Behind the Scenes: What goes into creating a messy handwriting font?
Handwriting fonts are a great way to add that personalised touch to a design or brand. There are thousands of unique fonts available, but what really goes into creating a messy handwriting font? For me, the process is a little more chaotic when compared to designing a serif or sans serif. There are fewer rules, and I find this means there is less focus on how each individual character looks, but how they all look and operate as a whole.
This is my process when creating a messy handwriting font:
At all points in time I have a notes document with various photos and screenshots I've collected along the way. They all give me inspiration for a new font in their own special way. It's a great starting point, especially if I'm feeling a little stuck.
I begin by sketching out sentences on either paper or iPad. I choose the medium depending on the font/look am creating. For a rougher font, I will use paper. If it needs to be more smooth or refined, I will use my iPad. So, what do I write? I tend to transcribe the lyrics to whatever song I am listening to (this generally happens to be some sort of early 2000s emo jam).
Once I have about a page of content, I also write out a couple of pangrams in uppercase and lowercase (if the font has both) to make sure I have the basic alphabet to work with. This loose method allows me to 'get into character' and get a feel for writing in a certain way. It’s also infinitely more natural than creating the characters individually. At this point I can also identify any recurring patterns or quirks in the handwriting that I can focus on. Here are some examples of these initial sketches:
Import the characters.
It's time to digitise. If I've used paper, I generally bump up the contrast on the image in Photoshop before I import my scribblings into Illustrator. I use the 'Image Trace' tool where I have created a bunch of presets, specifically for handwriting fonts. I find a setting that looks 👌🏼 and turn those sketches into vectors.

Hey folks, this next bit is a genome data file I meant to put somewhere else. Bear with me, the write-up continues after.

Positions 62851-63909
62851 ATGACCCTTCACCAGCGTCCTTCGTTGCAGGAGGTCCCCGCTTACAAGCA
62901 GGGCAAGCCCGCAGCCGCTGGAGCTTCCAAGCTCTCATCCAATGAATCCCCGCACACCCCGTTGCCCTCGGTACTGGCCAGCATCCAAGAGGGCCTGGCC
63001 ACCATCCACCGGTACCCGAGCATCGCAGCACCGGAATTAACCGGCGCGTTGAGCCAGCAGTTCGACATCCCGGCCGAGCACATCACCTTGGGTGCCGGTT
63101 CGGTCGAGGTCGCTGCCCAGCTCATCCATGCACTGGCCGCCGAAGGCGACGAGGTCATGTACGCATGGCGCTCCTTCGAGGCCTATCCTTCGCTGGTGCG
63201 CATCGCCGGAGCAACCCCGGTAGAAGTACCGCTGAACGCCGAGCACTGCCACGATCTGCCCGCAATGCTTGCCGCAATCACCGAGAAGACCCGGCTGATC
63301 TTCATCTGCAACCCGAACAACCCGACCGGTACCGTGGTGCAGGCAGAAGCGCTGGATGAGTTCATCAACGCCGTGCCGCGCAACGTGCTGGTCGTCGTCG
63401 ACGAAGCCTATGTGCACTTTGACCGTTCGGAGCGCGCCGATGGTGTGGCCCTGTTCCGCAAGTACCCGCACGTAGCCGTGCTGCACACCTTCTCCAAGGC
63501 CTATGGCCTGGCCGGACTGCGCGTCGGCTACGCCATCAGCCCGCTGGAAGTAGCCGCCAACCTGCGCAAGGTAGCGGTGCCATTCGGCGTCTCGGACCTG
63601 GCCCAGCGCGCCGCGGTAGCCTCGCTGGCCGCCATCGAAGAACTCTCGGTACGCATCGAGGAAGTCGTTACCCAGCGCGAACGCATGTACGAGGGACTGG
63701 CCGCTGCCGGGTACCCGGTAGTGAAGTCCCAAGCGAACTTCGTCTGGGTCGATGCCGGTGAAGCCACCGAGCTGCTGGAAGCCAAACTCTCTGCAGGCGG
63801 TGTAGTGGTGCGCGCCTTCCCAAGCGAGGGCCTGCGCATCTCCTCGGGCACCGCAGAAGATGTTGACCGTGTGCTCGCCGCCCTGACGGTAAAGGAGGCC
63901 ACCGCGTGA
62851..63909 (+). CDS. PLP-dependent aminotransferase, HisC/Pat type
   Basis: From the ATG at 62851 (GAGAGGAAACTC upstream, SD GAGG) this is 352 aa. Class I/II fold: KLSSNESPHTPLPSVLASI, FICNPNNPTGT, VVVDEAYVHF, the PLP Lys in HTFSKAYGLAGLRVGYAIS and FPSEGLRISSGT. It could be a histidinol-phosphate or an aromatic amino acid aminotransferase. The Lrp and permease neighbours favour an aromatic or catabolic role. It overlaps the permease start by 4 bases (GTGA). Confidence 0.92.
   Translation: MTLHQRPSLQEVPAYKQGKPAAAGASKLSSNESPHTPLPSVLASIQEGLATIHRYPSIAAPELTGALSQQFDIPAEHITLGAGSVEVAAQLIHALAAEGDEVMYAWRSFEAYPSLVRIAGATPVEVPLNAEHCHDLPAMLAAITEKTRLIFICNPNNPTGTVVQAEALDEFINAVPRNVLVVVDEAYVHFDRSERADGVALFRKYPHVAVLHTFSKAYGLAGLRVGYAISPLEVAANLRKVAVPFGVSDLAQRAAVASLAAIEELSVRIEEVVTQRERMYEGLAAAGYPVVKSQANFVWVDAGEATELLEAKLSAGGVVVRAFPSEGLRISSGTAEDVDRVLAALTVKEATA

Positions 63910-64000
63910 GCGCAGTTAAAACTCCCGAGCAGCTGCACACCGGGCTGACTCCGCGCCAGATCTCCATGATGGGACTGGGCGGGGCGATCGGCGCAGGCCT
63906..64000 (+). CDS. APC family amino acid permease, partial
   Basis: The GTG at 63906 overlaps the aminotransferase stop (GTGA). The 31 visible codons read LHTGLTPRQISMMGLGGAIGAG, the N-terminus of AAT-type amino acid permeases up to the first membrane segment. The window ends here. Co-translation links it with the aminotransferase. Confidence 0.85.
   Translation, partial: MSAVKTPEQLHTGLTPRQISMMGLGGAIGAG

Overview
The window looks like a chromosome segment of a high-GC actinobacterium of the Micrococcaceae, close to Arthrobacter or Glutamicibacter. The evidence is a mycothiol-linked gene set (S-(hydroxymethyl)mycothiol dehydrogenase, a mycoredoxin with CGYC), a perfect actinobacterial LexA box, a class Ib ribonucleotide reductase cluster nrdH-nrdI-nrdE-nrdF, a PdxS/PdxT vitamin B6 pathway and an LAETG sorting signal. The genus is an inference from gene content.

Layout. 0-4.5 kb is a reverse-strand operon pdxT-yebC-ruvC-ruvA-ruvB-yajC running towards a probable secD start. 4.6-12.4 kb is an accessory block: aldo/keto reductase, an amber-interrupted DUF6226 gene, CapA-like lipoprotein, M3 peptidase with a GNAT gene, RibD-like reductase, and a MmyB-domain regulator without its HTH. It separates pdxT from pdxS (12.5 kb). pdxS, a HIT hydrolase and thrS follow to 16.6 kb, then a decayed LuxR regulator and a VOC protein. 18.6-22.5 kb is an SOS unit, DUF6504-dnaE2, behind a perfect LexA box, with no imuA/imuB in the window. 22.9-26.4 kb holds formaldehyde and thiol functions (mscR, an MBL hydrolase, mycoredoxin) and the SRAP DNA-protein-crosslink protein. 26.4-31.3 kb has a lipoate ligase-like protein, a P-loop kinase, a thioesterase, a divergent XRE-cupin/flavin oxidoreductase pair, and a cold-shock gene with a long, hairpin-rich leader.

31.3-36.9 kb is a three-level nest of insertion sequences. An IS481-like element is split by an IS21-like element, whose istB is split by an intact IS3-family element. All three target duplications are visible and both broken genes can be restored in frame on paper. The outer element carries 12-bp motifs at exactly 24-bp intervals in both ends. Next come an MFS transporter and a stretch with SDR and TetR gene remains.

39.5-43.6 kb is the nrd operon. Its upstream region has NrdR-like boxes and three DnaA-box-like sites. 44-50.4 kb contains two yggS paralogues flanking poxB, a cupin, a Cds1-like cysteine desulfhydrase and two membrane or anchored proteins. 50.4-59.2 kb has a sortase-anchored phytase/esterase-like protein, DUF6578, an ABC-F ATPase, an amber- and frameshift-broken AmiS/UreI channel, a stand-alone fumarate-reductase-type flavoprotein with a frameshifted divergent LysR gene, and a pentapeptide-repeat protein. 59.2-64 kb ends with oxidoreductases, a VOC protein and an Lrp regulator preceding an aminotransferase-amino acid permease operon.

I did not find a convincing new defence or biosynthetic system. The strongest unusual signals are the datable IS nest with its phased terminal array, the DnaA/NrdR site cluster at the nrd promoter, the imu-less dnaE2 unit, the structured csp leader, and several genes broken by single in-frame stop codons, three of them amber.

Collect the best samples
Once everything is a vector, I poke around the file to find the 'best' characters. I'm looking for characters that imported well, have a good shape, are unique or fit the general aesthetic I am aiming for. At this point I will generally gather uppercase, lowercase, numerals and basic characters such as question marks and full stops. I tidy up the characters in Illustrator and make sure there are no sharp edges or janky nodes.
Import into Glyphs
Each of those individual characters I picked out now need to make their way into Glyphs. I will resize the characters and do a little tweaking and / or smoothing if they need it.
This is where I can really start to see my font coming together. Exciting 😎. Once all the base characters I picked out are in Glyphs, I can export my test font. I use my sample text to see how the line height and kerning works out of the box, and start adjusting where necessary. If any of the characters look out of place I can replace them with others from the sample in Illustrator.
Now that I can see how the font looks as a whole, I can start to write out the larger character set, including double letters, multi-lingual characters and the Latin-1 set. In this stage I am stylistically matching these characters to those that I have already created to ensure consistency.
Now we're getting picky. I spend a lot of time at this stage. At this point I should have all the base characters, the multi-lingual characters and the advanced symbols. I'm on the hunt for bad kerning, collisions and general 'not-good-things'. I use my trusty green rectangle to highlight any combinations that need a little help (or anything I just don't like the look of). This results in many, many ligatures. For example, the 'Regular' style of Manic has over 530 characters.
Refine, test, repeat
I repeat the last two stages for as long as I need to be content with the font and Glyphs ends up a little like this:
I now get to be creative in a different way - The font is done and it's time to make all of the specimen images, promo thumbnails and descriptions. A lot of the time I will start creating these along the way as it helps me dig into that overall 'feel' of the font and decide what graphics or imagery will showcase it best.
This is a 'brief' rundown of the process I take when creating one of my messy handwriting typefaces. It varies from font to font, as does the time I spend on each. On average, a single typeface will take me around a month to complete - but I love every second of it :)
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